Thursday, September 14, 2006

Elizabeth Wurtzel: Prozac Nation


Elizabeth Wurtzel's Prozac Nation was at one point hailed as Generation X's The Bell Jar.This is plausable because a.) it chronicles a young depressed woman's experiences and b.) said account is updated with many, many references to pop culture. It's a narrative of pain, but it's also ironic and self-aware. Although Wurtzel does a good job or conveying the emptiness and confusion of depression, any pity I felt was marred by the "I'm so awesome" list of her accomplishments. Private school, scholorship, Harvard, accolades for her writing, numerous trips... I understand that Wurtzel is demonstrating that attaining the success our culture covets doesn't equate happiness, but the shouts of "look how fabulous I am" are distracting and, ultimately, detracting.

The title really doesn't have anything to do with the subject matter. The book smacks of a vanity project more than anything else. If the author hadn't achieved so much while young, I'm guessing this book would not have been published. All in all, Prozac Nation is most effective as a lurid tell-all. It almost feels escapist, except it's not uplifting. It's an enjoyable read in a morbid, voyeuristic way. I could identify with some of what Wurtzel is saying, and I hope that she was able to find some healthy way of getting the attention she so desperately needed (needs?). It's difficult being young and gifted, especially if one of those talents is alienating everyone around you.

Incidentally, we haven't heard too much from Wurtzel lately, but Wikipedia tells me she's attending law school at Yale. Rock 'n' roll.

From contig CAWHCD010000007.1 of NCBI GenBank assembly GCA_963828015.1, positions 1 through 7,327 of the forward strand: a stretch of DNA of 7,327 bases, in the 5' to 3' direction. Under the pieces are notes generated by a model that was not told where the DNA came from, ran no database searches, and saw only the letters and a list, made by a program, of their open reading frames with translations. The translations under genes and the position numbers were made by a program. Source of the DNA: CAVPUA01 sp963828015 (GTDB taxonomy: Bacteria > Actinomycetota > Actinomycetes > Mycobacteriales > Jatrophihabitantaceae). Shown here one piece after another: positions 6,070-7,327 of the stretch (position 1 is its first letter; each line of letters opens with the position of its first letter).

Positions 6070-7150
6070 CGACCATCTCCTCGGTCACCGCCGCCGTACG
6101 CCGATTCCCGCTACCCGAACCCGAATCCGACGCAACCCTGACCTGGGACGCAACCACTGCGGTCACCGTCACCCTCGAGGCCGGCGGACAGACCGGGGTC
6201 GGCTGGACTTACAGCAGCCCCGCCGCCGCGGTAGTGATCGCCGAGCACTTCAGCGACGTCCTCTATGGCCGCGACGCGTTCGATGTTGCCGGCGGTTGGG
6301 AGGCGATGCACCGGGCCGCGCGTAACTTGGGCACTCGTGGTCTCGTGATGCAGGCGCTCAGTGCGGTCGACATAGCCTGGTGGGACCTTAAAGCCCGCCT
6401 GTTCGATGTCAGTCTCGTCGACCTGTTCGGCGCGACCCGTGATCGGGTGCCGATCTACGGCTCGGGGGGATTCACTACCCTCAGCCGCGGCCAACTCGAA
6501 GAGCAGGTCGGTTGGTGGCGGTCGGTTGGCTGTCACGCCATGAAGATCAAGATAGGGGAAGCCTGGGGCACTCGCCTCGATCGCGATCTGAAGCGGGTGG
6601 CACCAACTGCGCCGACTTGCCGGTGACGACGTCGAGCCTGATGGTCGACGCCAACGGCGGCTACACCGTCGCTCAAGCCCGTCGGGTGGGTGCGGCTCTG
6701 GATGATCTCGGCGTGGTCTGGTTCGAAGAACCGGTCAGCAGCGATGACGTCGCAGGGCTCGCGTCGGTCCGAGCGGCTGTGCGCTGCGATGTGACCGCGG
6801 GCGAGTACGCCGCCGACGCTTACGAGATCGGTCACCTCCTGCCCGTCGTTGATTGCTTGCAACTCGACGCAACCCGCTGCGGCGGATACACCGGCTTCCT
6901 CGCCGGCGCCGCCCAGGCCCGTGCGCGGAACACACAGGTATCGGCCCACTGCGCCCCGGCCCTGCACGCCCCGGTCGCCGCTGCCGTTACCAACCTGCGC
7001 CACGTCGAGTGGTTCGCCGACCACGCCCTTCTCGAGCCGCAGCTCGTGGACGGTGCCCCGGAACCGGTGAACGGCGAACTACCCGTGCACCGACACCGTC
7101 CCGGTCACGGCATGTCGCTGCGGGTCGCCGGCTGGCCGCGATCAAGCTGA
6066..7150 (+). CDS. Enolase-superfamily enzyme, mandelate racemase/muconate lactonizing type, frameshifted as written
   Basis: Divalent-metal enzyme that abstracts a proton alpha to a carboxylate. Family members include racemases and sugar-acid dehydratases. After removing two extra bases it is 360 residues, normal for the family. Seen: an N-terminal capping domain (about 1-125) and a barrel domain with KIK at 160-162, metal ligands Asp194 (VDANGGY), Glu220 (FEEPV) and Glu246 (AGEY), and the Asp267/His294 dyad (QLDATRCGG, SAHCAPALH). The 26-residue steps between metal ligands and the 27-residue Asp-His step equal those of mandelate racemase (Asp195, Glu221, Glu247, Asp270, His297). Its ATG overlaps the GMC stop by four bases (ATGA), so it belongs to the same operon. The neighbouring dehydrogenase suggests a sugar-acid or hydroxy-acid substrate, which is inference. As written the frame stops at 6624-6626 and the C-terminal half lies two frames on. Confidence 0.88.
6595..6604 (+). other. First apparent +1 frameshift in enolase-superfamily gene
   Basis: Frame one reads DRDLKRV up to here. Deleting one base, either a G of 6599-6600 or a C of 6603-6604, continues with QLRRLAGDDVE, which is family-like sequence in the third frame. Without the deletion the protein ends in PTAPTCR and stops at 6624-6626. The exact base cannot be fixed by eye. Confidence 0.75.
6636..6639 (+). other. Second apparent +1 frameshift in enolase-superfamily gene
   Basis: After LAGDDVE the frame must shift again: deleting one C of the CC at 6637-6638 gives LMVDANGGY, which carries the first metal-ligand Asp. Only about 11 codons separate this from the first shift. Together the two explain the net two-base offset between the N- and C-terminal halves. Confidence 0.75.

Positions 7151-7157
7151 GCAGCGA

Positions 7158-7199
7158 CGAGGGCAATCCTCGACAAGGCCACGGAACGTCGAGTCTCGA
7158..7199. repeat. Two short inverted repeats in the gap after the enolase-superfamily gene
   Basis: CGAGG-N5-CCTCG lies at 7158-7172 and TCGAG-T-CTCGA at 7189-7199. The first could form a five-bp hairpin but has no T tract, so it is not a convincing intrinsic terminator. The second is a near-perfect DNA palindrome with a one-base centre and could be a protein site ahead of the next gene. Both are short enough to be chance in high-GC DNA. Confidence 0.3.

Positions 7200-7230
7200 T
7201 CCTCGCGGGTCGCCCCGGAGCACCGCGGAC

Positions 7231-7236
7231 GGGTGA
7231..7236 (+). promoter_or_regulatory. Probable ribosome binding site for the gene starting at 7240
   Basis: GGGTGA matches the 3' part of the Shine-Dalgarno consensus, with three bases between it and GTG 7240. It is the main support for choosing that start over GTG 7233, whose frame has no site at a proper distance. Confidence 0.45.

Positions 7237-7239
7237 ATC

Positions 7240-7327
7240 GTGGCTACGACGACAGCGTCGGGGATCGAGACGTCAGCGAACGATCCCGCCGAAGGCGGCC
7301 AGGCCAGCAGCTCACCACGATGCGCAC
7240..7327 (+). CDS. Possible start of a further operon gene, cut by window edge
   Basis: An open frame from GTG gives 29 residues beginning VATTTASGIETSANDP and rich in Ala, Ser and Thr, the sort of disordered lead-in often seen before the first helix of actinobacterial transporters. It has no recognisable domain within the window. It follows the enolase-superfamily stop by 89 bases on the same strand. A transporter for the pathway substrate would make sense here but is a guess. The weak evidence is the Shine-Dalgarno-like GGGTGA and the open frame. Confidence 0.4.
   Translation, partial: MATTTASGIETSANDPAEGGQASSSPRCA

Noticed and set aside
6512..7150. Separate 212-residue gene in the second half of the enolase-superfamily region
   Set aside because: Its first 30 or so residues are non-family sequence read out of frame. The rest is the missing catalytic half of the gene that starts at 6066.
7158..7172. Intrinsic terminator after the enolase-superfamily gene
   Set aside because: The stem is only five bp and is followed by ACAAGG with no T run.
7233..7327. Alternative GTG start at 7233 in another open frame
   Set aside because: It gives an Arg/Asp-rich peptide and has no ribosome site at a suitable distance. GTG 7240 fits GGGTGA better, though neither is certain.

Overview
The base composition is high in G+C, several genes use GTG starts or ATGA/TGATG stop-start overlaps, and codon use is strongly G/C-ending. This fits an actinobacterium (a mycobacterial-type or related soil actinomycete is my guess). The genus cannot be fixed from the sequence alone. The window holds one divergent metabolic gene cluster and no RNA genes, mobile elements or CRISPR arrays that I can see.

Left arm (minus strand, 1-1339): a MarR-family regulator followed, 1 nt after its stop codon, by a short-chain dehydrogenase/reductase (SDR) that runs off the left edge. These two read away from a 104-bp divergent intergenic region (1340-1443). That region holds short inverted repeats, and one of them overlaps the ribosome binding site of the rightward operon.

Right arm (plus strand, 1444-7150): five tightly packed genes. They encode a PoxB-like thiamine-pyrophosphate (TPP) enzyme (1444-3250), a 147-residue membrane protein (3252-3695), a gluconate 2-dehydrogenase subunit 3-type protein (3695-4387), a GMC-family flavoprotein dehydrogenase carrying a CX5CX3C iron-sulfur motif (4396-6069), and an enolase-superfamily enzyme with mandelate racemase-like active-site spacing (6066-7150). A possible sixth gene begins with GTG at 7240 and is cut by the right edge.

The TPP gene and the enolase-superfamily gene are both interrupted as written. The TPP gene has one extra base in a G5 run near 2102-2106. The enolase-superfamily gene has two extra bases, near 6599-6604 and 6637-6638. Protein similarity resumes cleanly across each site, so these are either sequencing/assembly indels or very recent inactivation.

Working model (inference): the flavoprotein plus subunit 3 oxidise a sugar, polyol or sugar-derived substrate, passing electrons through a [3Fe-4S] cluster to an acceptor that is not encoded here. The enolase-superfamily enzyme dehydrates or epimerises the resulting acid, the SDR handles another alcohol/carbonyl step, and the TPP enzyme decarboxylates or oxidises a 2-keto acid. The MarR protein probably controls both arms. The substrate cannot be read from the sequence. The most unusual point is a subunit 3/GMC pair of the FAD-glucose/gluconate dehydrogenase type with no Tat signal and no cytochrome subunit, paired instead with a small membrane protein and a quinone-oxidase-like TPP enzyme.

B-

Wednesday, September 13, 2006

Kate Chynoweth: The Risks of Sunbathing Topless: And Other Funny Stories from the Road


It's been a year since I've taken a trip to anywhere that's not Pennsylvania (except for a 2-day stint in Chicago's suburbs), and it's been twice that since I've been out of the country. It's understandable, then, that I've been thinking of travel in idealistic terms. I forget about incidents past, such as having my face jumped on in Denmark and running out of gas in the middle of nowhere in the good old U.S.A. Come to think of it, why do I want to leave my apartment after reading all this? Because the mishaps make travel stories worth telling, as The Risks of Sunbathing Topless so eloquently proves.

Kate Chynoweth has assembled a collection of travel nightmares from the pens of some seriously funny women. You'll laugh, you'll gasp, and you'll be really glad you didn't have to experience what the authors went through (although you'll be very glad they did and returned to tell the tale). Pick this up and read it! I wouldn't recommend reading it during a trip or just before one, though. You might jinx yourself. Although... said jinxing could give you a fabulous travel nightmare of your very own to share!

A